The Conveyancing Process Explained for Buyers
Buying a home is one of the most significant financial decisions you’ll ever make, which is why it’s important to know all of the steps involved in the buying journey, including conveyancing. Within this article, we aim to provide a conveyancing timeline, so you know what the process involves and a time frame for completion too.
What is conveyancing?
The conveyancing process involves legally transferring home ownership from a seller to you as a buyer. Conveyancers and conveyancing solicitors are in charge of this legal transfer and home buyers pay for this part of the buying process to be handled.
What does a conveyancer do?
There will be a conveyancer for both the buyer and the seller, in this instance, we’ll go through what happens from a buyer’s perspective.
The buyer’s conveyancer will check a draft of the contract and read through all forms and documents needed, such as the property information form. The buyer’s conveyancer will also check the mortgage offer and advise how much stamp duty must be paid.
Conducts conveyancing searches
Searches are a standard part of the conveyancing procedure where checks on the local authority, environment and more are undertaken. These reviews uncover any issues that could potentially cause problems down the line for a buyer.
What happens if there are problems?
If any issues or questions arise, it is up to a buyer’s conveyancer to contact the seller’s conveyancer for information. Once all enquiries and searches have been completed, the buyer’s conveyancer writes up a property report with all information about the property included for the buyer to sign. Following this, the buyer will pay a deposit for their new home.
House completion date
After the conveyancers have agreed on a completion date, contracts are signed making the sale legally bound. Compared to buying an older home, it is more difficult to give a specific date for when a new build will be ready if it is not yet built. Because of this, it is common to exchange contracts “on notice” while setting a “long stop date”.
What this means is that the builder anticipates the home will be ready to move into at some point prior to the “long stop date” and when the build is nearer completion they will do what is called “serving notice” which is normally a period of 10 days from the notice date which will be the date you can complete the sale and move in. Long stop dates vary from 2 to 6 months depending on what stage of construction your new home is at.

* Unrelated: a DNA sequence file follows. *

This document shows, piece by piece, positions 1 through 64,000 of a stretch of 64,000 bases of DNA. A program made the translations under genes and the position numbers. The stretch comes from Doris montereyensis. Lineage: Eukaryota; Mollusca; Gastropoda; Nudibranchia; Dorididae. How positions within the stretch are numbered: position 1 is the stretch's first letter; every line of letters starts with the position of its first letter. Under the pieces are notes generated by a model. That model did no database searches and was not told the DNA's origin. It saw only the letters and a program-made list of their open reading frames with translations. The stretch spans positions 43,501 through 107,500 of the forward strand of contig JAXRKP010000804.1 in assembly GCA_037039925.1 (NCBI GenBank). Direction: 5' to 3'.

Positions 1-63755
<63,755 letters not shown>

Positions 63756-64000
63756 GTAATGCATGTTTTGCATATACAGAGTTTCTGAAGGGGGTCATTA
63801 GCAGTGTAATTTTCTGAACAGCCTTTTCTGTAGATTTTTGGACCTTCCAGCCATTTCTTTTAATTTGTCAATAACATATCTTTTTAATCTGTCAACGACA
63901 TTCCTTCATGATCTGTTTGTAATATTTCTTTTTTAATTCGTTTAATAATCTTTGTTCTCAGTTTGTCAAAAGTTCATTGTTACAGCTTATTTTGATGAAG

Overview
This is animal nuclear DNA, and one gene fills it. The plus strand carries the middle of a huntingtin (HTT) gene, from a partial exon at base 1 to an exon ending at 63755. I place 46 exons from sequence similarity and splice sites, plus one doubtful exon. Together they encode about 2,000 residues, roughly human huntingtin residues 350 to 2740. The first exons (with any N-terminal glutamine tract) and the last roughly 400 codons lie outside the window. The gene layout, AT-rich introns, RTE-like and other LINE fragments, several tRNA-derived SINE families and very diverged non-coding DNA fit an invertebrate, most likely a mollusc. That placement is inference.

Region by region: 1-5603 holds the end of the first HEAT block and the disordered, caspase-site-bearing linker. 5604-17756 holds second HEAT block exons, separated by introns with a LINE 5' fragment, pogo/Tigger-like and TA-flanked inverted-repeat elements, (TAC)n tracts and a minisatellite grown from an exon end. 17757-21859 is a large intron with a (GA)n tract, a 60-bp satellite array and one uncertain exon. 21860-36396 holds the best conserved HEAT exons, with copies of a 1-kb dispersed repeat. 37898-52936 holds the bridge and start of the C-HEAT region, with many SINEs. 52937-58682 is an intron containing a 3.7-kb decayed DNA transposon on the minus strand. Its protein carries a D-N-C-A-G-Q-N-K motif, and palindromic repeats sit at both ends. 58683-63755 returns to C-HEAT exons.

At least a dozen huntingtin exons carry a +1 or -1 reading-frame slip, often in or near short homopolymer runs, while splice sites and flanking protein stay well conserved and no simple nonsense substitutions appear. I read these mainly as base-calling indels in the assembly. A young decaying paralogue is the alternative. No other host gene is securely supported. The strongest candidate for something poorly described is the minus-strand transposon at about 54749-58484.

Acts on your behalf
Before the case is closed, the buyer’s conveyancer will pay Stamp Duty Land Tax on behalf of the buyer, register the change of ownership with the Land Registry, send title deeds to your mortgage lender and then provide you with a bill for outstanding costs.
How long does conveyancing take?
Conveyancing takes place once the offer on your future house has been accepted and it finishes when the purchase has been fully completed. Conveyancing with no chain, such as buying a new home like ours at County Town Homes, is a quicker process and could take around 6 weeks. However, if there are several other sales involved in the chain, the process can be considerably longer with delays up to 6 months being possible.
Read our blog on how long it takes to buy a house to see where conveyancing comes in the whole process.
Advice for the conveyancing process
- Compare conveyancing quotes to get the best deal and make sure to ask if disbursements are included within this quote. The best deal doesn’t always mean the cheapest – remember you are buying what is probably the largest purchase of your lifetime it is often worth paying a little extra to ensure you have an expert looking after your best interests.
- Look around when choosing your conveyancer so that you ensure you’re employing someone reputable who is up-to-date with the latest conveyancing technology.
- If you are buying a new build home, it is helpful to choose a conveyancer with a specialism in new build properties.
- Provide all of the necessary documents quickly to speed up the process, such as ID, proof of address and mortgage details.
- Communicate with your conveyancer regularly to find out where they are up to in the process.
How much does conveyancing cost?
Conveyancing fees are split into the legal fees for your conveyancing solicitor to do their job and disbursements which are third-party charges for services such as searches. It is estimated that conveyancer costs overall could come to £1,000 – £2,000. This cost should be factored in when you are budgeting to buy a house.
To read more about the house-buying process and access helpful moving checklists, explore our blogs at County Town Homes.